Susceptibility of Tissue Cells to HIV

Susceptibility of Tissue Cells to HIV

Mass cytometry, or CyTOF, is a powerful technology that has been used for comprehensive multiparameter characterization of immune cells. In collaboration with Dr. Marielle Cavrois (The J. David Gladstone Institutes), we recently conducted a 38-parameter characterization of HIV entry and productive infection of tissue CD4+ T cells by CyTOF, and developed an analytical approach that takes advantage of the high-dimensional nature of CyTOF datasets to distinguish receptors modulated during infection from those differentially expressed on preferentially infected cells. These studies identified a subset of memory CD4+ T cells susceptible to HIV entry but not productive infection. Ongoing work in the lab seeks to characterize the molecular basis of this post-entry restriction, and to use CyTOF and a variety of high-dimensional CyTOF data analysis tools to characterize the types of cells that are productively and latently infected with HIV.

 Susceptibility of Tissue Cells to HIV

Schematic illustrating the steps involved in characterizing the susceptibility of tissue-derived CD4+ T cells to HIV infection. Tonsils were processed into human lymphocyte aggregate cultures (HLACs), infected with an HIV-1 reporter virus, and then monitored for HIV entry after 2 hours or productive infection after 4 days. Using a variety of visualization, clustering, and statistical approaches, the susceptibility of different subsets of CD4+ T cells to HIV entry and productive infection was assessed, which led to the discovery of a new subset of memory CD4+ T cells highly susceptible to HIV entry but not productive infection. We are currently using these analytical approaches to characterize how HIV changes the properties of CD4+ T cells upon infection, including studies using patient cells.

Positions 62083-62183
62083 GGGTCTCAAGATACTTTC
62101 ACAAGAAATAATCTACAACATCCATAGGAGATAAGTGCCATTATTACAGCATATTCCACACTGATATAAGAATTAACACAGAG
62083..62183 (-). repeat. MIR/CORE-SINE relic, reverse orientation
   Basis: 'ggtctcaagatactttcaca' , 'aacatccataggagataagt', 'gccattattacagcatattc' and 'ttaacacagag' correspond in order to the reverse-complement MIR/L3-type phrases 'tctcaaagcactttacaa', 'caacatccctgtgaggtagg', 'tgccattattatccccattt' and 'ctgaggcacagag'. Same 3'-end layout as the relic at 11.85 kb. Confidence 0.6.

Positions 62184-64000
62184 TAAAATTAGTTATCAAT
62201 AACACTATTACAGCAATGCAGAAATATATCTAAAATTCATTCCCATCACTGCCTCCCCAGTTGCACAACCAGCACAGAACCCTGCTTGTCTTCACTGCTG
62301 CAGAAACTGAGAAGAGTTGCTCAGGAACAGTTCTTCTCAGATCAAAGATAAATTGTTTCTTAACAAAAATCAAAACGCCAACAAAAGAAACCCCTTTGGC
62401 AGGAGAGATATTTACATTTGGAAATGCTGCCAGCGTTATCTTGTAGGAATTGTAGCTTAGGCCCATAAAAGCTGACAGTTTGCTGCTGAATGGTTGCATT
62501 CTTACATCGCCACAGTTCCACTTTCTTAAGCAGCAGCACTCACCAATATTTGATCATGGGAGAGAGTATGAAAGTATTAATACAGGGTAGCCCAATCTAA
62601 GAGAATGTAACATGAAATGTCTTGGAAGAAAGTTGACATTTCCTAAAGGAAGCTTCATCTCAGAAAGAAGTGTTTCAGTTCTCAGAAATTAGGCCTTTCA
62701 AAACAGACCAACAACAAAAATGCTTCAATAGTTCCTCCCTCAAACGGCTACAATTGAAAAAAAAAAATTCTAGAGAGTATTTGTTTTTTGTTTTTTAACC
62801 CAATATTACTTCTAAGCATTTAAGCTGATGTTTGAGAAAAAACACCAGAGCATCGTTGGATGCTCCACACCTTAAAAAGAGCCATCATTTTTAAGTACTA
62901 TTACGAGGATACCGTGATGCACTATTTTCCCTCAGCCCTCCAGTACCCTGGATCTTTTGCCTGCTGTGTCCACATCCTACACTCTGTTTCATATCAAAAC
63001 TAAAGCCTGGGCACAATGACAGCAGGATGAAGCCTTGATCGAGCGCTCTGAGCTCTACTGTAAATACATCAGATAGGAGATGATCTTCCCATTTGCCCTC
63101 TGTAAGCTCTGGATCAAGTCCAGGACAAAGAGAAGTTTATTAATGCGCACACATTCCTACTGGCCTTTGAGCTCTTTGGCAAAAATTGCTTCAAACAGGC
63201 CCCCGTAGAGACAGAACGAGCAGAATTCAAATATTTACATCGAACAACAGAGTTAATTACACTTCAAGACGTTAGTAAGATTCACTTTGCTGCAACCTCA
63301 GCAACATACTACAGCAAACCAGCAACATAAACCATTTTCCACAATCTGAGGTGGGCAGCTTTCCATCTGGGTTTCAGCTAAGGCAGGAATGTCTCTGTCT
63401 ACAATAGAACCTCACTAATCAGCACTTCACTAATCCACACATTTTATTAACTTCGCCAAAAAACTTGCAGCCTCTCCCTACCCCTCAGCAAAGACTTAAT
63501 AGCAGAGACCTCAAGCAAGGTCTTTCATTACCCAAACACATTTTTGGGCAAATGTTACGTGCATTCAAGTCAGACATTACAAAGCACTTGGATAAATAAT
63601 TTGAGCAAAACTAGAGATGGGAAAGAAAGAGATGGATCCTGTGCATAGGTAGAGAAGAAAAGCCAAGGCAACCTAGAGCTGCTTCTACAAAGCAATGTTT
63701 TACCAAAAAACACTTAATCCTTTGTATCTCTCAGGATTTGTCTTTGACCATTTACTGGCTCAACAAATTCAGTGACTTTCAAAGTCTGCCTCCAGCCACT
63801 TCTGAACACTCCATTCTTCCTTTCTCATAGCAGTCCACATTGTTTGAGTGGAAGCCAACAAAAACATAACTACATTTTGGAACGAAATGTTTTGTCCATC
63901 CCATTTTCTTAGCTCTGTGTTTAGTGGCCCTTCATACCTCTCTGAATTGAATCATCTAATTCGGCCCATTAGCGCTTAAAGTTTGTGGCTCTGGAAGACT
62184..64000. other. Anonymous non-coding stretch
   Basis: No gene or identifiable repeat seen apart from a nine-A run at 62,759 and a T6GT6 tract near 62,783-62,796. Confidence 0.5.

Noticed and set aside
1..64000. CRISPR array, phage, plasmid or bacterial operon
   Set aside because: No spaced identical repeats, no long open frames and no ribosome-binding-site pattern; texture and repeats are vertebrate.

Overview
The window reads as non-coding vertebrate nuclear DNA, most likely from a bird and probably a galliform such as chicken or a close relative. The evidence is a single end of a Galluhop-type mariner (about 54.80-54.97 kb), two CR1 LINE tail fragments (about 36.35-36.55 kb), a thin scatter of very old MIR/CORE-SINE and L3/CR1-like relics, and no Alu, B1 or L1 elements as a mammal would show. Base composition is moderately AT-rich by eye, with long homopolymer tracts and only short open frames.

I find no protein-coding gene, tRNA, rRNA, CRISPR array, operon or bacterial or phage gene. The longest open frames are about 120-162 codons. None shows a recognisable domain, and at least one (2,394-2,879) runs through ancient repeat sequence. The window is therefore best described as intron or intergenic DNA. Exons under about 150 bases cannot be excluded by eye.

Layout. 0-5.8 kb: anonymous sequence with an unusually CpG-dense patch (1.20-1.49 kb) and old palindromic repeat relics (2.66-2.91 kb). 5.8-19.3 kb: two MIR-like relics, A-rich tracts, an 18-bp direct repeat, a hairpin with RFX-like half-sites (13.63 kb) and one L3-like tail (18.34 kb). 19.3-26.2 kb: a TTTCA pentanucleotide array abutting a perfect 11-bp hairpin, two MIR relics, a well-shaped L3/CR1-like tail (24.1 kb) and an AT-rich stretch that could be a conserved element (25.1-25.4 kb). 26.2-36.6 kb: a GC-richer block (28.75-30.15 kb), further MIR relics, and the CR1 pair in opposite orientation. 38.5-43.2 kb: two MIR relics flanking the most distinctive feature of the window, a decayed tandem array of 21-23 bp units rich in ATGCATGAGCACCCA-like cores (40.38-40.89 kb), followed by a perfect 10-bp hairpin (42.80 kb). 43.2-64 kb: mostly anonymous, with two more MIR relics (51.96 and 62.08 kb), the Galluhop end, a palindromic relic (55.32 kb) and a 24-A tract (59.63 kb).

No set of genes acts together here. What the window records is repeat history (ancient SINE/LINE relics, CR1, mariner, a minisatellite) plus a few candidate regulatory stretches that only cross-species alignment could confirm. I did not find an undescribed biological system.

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Funding sources for project:

  • NIH R01 AI127219 “Elucidating the mechanism of progesterone-induced permissivity in the upper female reproductive tract” (PI Roan)
  • amfAR 109301, as part of the amfAR Institute for HIV Cure Research
  • NIH Women’s Interagency HIV Study (WIHS)
  • UCSF Department of Urology startup funds

Selected publications related to project:

  • Roan NR, Jakobsen MR (2016) Friend or Foe: Innate sensing of HIV in the female reproductive tract. Curr HIV/AIDS Rep